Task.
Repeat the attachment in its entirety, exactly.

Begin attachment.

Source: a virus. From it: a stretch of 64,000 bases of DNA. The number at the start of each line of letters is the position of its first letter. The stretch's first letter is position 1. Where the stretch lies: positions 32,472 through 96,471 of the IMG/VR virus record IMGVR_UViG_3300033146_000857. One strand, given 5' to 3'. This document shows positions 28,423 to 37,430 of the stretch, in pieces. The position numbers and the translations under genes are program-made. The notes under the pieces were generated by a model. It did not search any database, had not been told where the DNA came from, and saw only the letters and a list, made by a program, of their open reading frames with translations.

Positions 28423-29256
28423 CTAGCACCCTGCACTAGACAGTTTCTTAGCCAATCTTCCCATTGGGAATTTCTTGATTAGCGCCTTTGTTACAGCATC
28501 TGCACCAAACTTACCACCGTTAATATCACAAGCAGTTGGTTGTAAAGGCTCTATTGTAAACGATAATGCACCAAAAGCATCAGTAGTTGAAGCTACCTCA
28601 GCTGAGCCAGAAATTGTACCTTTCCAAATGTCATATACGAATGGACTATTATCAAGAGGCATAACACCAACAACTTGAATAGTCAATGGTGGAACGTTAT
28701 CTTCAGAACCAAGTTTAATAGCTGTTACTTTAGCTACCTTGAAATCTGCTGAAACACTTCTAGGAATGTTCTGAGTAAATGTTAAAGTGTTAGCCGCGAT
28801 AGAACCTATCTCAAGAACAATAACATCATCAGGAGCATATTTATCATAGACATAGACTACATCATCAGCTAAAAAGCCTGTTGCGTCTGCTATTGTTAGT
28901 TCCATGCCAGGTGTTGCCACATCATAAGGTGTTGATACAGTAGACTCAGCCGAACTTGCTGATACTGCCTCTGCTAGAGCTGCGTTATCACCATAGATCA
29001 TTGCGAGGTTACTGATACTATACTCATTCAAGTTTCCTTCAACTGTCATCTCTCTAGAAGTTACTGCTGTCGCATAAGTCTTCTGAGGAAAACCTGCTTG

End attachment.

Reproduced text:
Source: a virus. From it: a stretch of 64,000 bases of DNA. The number at the start of each line of letters is the position of its first letter. The stretch's first letter is position 1. Where the stretch lies: positions 32,472 through 96,471 of the IMG/VR virus record IMGVR_UViG_3300033146_000857. One strand, given 5' to 3'. This document shows positions 28,423 to 37,430 of the stretch, in pieces. The position numbers and the translations under genes are program-made. The notes under the pieces were generated by a model. It did not search any database, had not been told where the DNA came from, and saw only the letters and a list, made by a program, of their open reading frames with translations.

Positions 28423-29256
28423 CTAGCACCCTGCACTAGACAGTTTCTTAGCCAATCTTCCCATTGGGAATTTCTTGATTAGCGCCTTTGTTACAGCATC
28501 TGCACCAAACTTACCACCGTTAATATCACAAGCAGTTGGTTGTAAAGGCTCTATTGTAAACGATAATGCACCAAAAGCATCAGTAGTTGAAGCTACCTCA
28601 GCTGAGCCAGAAATTGTACCTTTCCAAATGTCATATACGAATGGACTATTATCAAGAGGCATAACACCAACAACTTGAATAGTCAATGGTGGAACGTTAT
28701 CTTCAGAACCAAGTTTAATAGCTGTTACTTTAGCTACCTTGAAATCTGCTGAAACACTTCTAGGAATGTTCTGAGTAAATGTTAAAGTGTTAGCCGCGAT
28801 AGAACCTATCTCAAGAACAATAACATCATCAGGAGCATATTTATCATAGACATAGACTACATCATCAGCTAAAAAGCCTGTTGCGTCTGCTATTGTTAGT
28901 TCCATGCCAGGTGTTGCCACATCATAAGGTGTTGATACAGTAGACTCAGCCGAACTTGCTGATACTGCCTCTGCTAGAGCTGCGTTATCACCATAGATCA
29001 TTGCGAGGTTACTGATACTATACTCATTCAAGTTTCCTTCAACTGTCATCTCTCTAGAAGTTACTGCTGTCGCATAAGTCTTCTGAGGAAAACCTGCTTG